Apart from Marvel’s celebrated “Black Panther,” last Wednesday brought us two Oscar films “Darkest Hour” and “Three Billboards Outside Ebbing, Missouri.” This Wednesday, get ready for two more what with the opening of “The Shape of Water” and “The Post.”
The Shape of Water, which has earned itself 13 Oscar nominations this year, is at once bizarre, beautiful and poetic. It is a mix of monster movie, film noir, love story and fairy tale.
It can also be classified as a tale of fear, anger, love and loneliness with no less than Guillermo del Toro sitting in the director’s chair.
While del Toro is already in his early 50’s, anyone who has followed his career knows part of him is still very much that little boy grew up in Mexico loving monster movies, ghost stories and fables; he is a man who can still tap into that wonder, awe and purity that children have but at the same time be able to deal with adult themes.
The movie is set in 1962 when the United States is in the thick of a cold war. Government agent Richard Strickland (Michael Shannon) captures an amphibian man (Doug Jones) and holds it in a special research facility to study and see if any of its secrets can benefit the US government.
Elisa (Sally Hawkins), a mute janitress working at the facility, is not repulsed by the tortured creature. Instead, she slowly learns to communicate with him and eventually develop a very special bond. With the help of her co-worker Zelda (Octavia Spencer), her neighbor Giles (Richard Jenkins) and a scientist named Bob (Michael Stuhlbarg), she attempts to set him free.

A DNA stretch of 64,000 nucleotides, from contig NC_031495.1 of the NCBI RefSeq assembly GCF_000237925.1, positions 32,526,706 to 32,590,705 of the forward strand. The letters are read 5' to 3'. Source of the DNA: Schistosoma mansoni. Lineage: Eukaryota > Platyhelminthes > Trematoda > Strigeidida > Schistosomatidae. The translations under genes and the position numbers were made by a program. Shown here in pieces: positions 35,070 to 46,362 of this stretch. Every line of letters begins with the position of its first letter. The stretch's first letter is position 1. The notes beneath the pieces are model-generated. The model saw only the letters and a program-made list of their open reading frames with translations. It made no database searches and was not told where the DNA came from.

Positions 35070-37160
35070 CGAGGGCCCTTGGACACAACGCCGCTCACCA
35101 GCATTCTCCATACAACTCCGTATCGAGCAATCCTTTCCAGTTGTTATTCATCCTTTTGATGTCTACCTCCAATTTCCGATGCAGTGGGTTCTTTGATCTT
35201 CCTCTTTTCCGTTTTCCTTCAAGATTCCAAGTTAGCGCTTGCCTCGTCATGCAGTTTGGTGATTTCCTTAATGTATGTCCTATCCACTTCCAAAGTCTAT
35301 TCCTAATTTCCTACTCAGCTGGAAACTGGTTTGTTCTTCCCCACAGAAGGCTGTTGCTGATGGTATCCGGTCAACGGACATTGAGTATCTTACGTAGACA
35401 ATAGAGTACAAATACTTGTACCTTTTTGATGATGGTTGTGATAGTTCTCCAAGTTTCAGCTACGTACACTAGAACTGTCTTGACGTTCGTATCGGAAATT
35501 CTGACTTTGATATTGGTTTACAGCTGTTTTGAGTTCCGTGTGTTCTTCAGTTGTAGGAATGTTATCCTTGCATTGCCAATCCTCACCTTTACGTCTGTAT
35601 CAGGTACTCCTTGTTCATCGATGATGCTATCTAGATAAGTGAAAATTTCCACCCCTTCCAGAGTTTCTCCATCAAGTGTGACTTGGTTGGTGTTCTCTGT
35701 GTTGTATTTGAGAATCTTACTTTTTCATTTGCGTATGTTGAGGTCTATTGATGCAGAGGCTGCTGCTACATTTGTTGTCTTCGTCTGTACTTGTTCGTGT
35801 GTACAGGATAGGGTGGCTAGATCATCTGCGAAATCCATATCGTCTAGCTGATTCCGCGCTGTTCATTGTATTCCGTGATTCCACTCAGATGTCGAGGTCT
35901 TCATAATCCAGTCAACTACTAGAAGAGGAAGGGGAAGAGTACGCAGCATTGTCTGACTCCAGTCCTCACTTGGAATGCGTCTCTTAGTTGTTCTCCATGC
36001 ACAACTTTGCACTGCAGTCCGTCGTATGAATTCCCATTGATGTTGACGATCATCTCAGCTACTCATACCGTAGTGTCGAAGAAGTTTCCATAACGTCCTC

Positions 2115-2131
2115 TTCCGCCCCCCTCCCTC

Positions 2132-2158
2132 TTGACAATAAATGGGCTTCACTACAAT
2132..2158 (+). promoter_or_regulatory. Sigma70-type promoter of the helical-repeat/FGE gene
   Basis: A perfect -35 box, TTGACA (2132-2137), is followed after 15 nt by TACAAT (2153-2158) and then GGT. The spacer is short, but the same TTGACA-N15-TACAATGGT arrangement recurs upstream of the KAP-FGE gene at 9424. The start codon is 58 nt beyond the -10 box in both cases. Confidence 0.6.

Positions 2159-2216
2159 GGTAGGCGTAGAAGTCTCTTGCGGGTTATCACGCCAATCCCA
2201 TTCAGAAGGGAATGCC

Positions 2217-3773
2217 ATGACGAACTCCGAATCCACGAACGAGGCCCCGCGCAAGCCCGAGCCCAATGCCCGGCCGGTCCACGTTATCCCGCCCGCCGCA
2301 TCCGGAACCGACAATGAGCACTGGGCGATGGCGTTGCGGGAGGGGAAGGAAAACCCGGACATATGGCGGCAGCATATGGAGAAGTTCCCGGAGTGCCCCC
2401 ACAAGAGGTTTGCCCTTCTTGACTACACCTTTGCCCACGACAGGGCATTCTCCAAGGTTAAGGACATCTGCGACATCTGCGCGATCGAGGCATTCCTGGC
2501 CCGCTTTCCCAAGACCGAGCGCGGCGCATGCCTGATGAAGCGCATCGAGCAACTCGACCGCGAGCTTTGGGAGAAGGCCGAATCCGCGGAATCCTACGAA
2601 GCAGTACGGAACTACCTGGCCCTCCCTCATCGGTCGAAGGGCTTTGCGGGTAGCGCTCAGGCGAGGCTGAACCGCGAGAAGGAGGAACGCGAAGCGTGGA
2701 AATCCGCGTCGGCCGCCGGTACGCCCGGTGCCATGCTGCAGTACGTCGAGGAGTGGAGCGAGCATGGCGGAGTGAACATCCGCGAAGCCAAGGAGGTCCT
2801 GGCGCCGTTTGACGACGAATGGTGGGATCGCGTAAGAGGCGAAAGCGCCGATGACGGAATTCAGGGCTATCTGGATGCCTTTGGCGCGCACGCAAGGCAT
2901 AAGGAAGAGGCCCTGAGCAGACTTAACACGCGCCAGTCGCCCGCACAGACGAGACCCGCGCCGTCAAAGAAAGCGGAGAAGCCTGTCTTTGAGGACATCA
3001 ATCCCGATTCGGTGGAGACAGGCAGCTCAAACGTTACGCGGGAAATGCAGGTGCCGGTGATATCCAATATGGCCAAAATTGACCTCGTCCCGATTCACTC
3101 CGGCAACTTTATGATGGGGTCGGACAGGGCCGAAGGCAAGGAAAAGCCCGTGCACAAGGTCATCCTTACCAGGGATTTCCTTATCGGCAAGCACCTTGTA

Of her sweet and silent character, Hawkins says, “It takes her by surprise that she has this incredible steeliness. She becomes somebody she didn’t know she was, and sees all that she is capable of.”
Del Toro has actually selected a dream cast in terms of talent—incredible lead, supporting actors and character actors—and there’s so much interesting trivia about them.
For example, Doug Jones has worked with del Toro for twenty years now—as the Faun in “Pan’s Labyrinth,” “Abe Sapien in “Hellboy,” Lady Sharpe in “Crimson Peak” and The Ancient in “The Strain.” Michael Stuhlbarg, meanwhile, is in two other Oscar nominated films this year: “Call Me By Your Name” and The Post.
The Post, which also opens today has two nominations—Best Director, Steven Spielberg and Best Actress Meryl Streep, this is her 21st nomination.
Set in the early ‘70s, The Post chronicles a time when then-US President tried to have both the New York Times and the Washington Post shut down due to reportage on the Pentagon Papers.
Streep plays Post publisher Katharine Graham who must decide between friendship, business and her gut and principles. Tom Hanks, on the other hand, plays her executive editor Ben Bradlee.
The Post is incredibly relevant as it shares the importance of a healthy press and an independent judiciary to a democracy.